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Research of hydration health & safety issues of motorsport volunteers and officials working in high temperatures

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CONTENTS Introduction


Dehydration – the facts


Overview of research by ATCUAE 4 Summary of research findings


Motorsport marshal responsibilities to offset dehydration


Motorsport organisational responsibilities to offset dehydration


Overall summary





Written by Dr Gareth Davison and Dr Sean Petherbridge Photography by Bob McCaffrey Design & Printing Dovetail Consultancy Limited Š ATCUAE All rights, reserved. No part of this publication may be reproduced, stored in a retrieval system, or transmitted in any form or by any means, without the prior permission in writing from ATCUAE, nor be circulated in any form of binding or cover other than that in which it is published. The design of this document and all imagery within Copyright of ATCUAE.

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Introduction Many individuals dehydrate (dehydration is defined as an excessive loss of body fluid) during competitive events, even when it’s not particularly hot. Dehydration impairs both physical and mental performance and even low levels of dehydration can lead to severe physiological consequences. A loss of 2% bodyweight (just 1kg for a 50kg person) can increase perceived effort and is claimed to reduce performance by 10-20%. A fluid loss exceeding 3-5% bodyweight reduces performance noticeably and can impair reaction time, judgement, concentration and decision making. Indeed, at around 5% to 6% water loss, one may become groggy or sleepy, and experience headaches or nausea. Severe dehydration can also lead to death. Many motorsport events, such as those that take place in the United Arab Emirates, are held in extreme high temperatures where the concerns of dehydration and physiological function are normally associated with the sports person, while the effects of dehydration on support staff such as race marshals is often ignored. For example in recent motorsport events held within the UAE, where the average temperature was 50 degrees C, a number of helicopter medevacs were conducted and related to dehydration episodes. This is clearly a significant health and safety issue that needs to be considered and given high priority. Furthermore, there is a plethora of motorsport events that take place across the world that are conducted in extreme high temperatures, and as such a worldwide perspective needs be given to this significant health and safety issue and the dehydration of motor sport marshals, as they are such an integral part of the global success of motorsport events.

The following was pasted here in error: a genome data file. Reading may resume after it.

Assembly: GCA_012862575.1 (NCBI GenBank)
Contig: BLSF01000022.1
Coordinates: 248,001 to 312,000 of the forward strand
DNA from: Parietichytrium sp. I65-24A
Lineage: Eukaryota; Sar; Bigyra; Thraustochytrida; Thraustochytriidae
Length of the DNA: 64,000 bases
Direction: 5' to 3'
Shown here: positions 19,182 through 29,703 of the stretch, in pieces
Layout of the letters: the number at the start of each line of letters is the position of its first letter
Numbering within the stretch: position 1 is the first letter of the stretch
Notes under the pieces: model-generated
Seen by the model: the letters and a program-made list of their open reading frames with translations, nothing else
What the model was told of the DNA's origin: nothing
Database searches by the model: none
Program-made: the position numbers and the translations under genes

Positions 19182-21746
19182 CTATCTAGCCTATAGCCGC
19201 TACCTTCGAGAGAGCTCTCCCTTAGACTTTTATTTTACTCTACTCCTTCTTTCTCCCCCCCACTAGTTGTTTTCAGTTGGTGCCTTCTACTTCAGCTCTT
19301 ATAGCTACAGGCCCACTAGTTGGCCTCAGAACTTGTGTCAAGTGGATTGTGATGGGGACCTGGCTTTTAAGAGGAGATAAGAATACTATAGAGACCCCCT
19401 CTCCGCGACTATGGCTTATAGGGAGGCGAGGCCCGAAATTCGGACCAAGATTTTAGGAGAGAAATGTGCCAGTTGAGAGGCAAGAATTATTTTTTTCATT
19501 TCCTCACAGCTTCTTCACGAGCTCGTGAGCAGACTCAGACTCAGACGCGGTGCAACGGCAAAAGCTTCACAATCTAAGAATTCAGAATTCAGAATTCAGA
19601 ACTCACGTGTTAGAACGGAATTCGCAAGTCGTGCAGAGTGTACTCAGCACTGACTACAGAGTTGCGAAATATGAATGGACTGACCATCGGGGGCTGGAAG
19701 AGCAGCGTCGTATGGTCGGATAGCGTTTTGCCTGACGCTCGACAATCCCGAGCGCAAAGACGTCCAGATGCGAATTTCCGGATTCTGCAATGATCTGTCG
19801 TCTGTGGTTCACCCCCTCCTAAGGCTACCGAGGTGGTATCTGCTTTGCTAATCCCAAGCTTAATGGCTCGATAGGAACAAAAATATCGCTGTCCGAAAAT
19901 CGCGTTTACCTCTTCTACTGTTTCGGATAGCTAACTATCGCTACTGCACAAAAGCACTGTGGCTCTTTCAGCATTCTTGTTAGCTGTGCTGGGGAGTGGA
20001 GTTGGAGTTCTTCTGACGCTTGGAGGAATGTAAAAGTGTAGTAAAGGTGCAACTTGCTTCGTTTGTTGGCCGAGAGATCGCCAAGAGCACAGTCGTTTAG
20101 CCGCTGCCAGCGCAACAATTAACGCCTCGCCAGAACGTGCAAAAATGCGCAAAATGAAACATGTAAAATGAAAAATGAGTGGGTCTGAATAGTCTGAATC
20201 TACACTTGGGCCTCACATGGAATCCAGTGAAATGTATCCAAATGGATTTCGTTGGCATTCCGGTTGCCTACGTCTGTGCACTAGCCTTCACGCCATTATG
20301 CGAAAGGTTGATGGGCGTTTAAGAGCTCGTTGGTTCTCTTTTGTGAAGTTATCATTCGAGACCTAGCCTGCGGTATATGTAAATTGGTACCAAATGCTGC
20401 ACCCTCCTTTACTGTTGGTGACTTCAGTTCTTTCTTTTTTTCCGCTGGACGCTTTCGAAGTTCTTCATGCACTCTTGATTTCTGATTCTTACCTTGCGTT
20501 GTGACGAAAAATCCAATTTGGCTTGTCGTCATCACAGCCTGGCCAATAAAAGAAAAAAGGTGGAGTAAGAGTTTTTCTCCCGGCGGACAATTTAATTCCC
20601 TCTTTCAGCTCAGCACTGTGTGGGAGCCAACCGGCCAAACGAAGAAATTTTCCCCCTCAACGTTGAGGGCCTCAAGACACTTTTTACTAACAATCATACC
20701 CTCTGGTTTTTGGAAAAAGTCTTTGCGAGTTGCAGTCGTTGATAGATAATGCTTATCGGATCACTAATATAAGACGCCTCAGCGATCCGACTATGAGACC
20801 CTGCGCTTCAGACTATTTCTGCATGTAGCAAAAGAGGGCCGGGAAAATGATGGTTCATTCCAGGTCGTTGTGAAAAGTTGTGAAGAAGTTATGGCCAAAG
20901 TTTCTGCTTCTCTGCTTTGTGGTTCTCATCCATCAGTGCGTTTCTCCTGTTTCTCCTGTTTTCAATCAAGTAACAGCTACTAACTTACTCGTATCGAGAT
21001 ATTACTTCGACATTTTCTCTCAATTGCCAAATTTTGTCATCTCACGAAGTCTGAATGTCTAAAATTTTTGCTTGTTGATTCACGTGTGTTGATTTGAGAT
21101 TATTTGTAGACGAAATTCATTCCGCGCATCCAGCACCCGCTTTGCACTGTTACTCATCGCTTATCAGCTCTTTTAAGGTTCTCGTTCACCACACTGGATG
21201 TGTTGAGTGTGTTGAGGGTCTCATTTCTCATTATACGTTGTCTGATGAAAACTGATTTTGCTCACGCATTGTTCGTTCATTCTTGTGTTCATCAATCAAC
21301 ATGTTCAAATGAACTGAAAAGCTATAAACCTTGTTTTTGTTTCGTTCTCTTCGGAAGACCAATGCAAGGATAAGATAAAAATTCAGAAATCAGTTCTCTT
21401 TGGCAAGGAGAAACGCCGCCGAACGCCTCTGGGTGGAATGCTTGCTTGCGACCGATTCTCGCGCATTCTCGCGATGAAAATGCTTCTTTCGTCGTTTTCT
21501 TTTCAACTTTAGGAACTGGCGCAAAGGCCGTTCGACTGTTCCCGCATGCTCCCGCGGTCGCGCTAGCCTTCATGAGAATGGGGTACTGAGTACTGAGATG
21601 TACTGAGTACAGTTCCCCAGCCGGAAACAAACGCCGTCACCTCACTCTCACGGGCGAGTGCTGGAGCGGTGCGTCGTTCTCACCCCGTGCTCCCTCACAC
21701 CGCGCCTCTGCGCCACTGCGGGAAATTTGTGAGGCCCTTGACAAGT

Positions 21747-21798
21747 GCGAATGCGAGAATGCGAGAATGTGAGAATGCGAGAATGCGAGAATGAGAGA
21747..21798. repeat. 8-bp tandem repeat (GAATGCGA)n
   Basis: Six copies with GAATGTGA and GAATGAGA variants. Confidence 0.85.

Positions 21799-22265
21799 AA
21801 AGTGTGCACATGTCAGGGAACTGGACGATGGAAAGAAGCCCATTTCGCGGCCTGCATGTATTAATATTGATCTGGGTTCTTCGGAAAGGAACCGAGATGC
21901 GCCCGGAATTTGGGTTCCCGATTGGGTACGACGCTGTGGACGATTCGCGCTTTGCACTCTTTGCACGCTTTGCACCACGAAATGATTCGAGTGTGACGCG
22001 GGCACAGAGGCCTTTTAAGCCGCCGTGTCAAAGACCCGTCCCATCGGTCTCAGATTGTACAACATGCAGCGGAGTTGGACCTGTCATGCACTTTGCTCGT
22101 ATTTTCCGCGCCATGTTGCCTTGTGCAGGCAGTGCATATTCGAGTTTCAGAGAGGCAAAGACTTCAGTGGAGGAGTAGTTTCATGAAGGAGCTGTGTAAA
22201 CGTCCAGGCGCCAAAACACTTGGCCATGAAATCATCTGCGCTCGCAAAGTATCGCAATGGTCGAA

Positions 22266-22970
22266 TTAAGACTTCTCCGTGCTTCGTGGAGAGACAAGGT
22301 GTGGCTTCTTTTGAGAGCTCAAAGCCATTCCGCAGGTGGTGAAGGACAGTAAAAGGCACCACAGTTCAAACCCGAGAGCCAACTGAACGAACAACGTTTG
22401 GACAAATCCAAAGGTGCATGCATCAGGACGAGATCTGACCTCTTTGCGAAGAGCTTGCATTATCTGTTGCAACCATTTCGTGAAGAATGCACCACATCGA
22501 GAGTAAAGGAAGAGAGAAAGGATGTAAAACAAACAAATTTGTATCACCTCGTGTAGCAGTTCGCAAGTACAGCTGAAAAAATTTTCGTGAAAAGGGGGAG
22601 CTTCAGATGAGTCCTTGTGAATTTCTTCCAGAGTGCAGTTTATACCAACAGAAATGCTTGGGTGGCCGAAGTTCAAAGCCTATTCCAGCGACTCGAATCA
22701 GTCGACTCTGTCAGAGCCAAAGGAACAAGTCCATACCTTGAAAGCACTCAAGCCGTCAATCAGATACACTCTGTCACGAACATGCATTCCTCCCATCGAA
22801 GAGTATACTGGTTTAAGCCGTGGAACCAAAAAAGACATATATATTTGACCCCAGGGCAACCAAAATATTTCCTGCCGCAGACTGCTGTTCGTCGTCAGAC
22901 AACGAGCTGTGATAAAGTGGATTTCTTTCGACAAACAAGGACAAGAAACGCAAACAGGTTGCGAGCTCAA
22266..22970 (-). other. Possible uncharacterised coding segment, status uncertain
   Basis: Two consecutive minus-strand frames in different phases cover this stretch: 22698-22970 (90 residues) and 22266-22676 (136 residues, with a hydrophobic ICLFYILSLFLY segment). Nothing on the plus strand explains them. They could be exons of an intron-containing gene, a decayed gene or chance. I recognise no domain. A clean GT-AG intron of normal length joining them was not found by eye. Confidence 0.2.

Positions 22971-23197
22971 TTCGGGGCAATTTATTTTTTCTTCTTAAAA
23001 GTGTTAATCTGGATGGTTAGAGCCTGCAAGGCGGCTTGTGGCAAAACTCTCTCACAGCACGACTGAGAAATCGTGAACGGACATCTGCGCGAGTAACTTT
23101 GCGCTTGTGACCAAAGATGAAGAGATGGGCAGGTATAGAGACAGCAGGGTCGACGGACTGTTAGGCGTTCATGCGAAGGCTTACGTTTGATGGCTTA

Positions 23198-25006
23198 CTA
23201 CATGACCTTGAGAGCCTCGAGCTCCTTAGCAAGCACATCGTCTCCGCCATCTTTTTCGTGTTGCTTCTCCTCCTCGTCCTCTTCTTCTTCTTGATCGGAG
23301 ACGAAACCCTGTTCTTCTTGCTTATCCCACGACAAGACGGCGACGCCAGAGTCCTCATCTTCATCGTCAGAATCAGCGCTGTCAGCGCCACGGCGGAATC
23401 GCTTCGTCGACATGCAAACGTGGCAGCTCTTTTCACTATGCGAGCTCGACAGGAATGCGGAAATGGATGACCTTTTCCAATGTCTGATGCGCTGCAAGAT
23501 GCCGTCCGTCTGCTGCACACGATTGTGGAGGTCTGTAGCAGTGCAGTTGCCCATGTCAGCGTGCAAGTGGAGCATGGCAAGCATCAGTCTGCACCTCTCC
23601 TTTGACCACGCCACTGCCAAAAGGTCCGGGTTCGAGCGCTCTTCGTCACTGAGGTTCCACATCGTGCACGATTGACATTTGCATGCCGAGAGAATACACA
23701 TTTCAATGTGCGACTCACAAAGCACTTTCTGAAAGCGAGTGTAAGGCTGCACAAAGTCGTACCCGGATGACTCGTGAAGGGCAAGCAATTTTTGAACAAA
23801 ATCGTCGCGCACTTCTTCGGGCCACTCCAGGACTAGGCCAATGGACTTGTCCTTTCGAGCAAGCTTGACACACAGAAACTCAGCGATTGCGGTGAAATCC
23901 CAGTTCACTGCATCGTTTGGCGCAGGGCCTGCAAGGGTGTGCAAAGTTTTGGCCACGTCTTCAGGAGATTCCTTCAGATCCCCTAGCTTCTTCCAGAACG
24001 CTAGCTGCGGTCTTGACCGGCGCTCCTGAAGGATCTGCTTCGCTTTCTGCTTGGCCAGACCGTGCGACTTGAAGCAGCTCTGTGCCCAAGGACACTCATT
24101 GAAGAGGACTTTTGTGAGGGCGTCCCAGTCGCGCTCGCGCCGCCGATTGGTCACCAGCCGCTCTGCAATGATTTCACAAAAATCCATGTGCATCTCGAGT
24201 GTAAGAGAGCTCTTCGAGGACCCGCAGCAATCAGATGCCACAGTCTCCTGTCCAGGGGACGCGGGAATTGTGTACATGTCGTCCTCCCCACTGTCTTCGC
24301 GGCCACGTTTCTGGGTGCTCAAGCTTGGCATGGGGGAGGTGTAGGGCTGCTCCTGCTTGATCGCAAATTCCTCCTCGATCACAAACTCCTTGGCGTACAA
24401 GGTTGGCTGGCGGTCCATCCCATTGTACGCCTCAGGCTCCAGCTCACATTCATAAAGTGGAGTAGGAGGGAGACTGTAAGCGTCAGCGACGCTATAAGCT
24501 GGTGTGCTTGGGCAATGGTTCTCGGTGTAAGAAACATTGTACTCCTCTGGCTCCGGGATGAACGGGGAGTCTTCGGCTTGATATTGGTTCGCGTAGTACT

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Dehydration – the facts Good hydration is essential for good health and performance. Water is the most essential nutrient as the body can only survive for a few days without it. Small levels of dehydration can have a negative effect on brain function and physical performance. Even sports people who drink regularly during training often find it difficult to match the losses that occur during exercise. A key point to remember is that we can minimize the effect of dehydration by taking in more fluid before the start of a physical challenge.

DANGERS OF DEHYDRATION Health can be seriously affected if not enough water is consumed on a daily basis. Individual requirements for fluid are normally based on body weight; however physical exertion will increase these overall requirements. Fluid loss as little as 2% of body weight has been shown to decrease physical work capacity and performance. Body temperature and heart rate increase during physical exertion, and if an individual is dehydrated, the body needs to work harder to regulate body temperature, causing further strain on the heart (Sawka & Coyle, 1999). Even small fluid losses can cause physical work to seem more difficult and the body to tire more quickly. Side effects of dehydration include:  Poor concentration, co-ordination and reaction time  Increased body temperature resulting in increased risk of heat stress/exhaustion  Increased heart strain  Physical work is perceived as being more difficult  Increased irritability and anxiety  Nausea and stomach upset.

WHY IS FLUID IMPORTANT? Despite the climate we live in, fluid intake is essential for maintaining hydration on a daily basis. Water has a number of functions within the body, circulation of nutrients around the body, the removal of waste products and, very importantly, helping to keep our body temperature stable. The human body consists of approximately 55 to 65% water and is found in all parts of the body. Muscles are made up of approximately 70% water and it also makes up a large part of our blood. We lose fluid through a variety of different ways, most notably sweating and urination, with smaller losses through breathing and faecal losses. Water loss can also be increased through breathing when the air is very dry. Sweat losses will depend on a number of factors including body weight, genetic predisposition, protective clothing, the environment, the intensity and duration of the physical challenge. Research has shown that sweat rates can range between 0.5 to 2.0 litres per hour over a range of different environments (Bergeron, 2003; Broad et al, 1996). There is considerable variability of sweat losses between individuals, so individual preparation is necessary.